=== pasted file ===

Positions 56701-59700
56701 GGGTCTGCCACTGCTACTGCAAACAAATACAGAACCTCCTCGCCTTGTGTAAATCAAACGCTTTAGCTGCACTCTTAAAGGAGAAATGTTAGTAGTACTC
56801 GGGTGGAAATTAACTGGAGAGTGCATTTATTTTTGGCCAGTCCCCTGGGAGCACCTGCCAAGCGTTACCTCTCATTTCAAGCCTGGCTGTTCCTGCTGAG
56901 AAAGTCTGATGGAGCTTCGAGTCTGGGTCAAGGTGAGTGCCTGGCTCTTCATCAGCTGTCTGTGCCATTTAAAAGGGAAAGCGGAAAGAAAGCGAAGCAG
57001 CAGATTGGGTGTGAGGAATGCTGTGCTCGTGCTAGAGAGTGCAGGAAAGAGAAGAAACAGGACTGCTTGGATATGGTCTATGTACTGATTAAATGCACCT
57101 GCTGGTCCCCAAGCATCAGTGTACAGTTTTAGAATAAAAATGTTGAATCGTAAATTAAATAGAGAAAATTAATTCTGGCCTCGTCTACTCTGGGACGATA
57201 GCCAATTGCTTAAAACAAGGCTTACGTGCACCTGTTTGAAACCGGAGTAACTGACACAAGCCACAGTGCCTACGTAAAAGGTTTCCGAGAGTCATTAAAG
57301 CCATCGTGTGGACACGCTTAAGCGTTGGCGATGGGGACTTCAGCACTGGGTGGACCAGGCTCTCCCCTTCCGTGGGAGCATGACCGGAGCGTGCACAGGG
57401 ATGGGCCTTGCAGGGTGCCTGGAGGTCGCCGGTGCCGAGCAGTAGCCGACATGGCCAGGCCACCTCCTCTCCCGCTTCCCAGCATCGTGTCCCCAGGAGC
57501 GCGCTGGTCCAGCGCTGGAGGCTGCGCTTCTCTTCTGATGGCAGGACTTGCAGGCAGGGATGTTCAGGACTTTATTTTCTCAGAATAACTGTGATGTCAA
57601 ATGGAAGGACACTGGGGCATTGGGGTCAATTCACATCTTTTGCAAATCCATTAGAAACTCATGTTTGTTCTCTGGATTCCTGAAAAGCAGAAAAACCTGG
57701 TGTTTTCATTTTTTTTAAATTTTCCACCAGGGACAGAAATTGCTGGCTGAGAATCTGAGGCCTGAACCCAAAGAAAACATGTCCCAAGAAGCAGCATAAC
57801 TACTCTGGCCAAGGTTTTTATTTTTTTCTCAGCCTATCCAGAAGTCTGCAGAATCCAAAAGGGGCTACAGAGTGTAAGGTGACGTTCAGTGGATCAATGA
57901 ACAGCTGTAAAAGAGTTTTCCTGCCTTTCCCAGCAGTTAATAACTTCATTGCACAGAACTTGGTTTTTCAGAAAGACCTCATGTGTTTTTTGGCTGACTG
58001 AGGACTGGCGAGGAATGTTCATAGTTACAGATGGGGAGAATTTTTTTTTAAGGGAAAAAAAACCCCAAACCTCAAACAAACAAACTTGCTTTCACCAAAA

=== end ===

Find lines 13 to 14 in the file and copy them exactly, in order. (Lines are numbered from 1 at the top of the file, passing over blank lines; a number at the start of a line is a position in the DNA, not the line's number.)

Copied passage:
57801 TACTCTGGCCAAGGTTTTTATTTTTTTCTCAGCCTATCCAGAAGTCTGCAGAATCCAAAAGGGGCTACAGAGTGTAAGGTGACGTTCAGTGGATCAATGA
57901 ACAGCTGTAAAAGAGTTTTCCTGCCTTTCCCAGCAGTTAATAACTTCATTGCACAGAACTTGGTTTTTCAGAAAGACCTCATGTGTTTTTTGGCTGACTG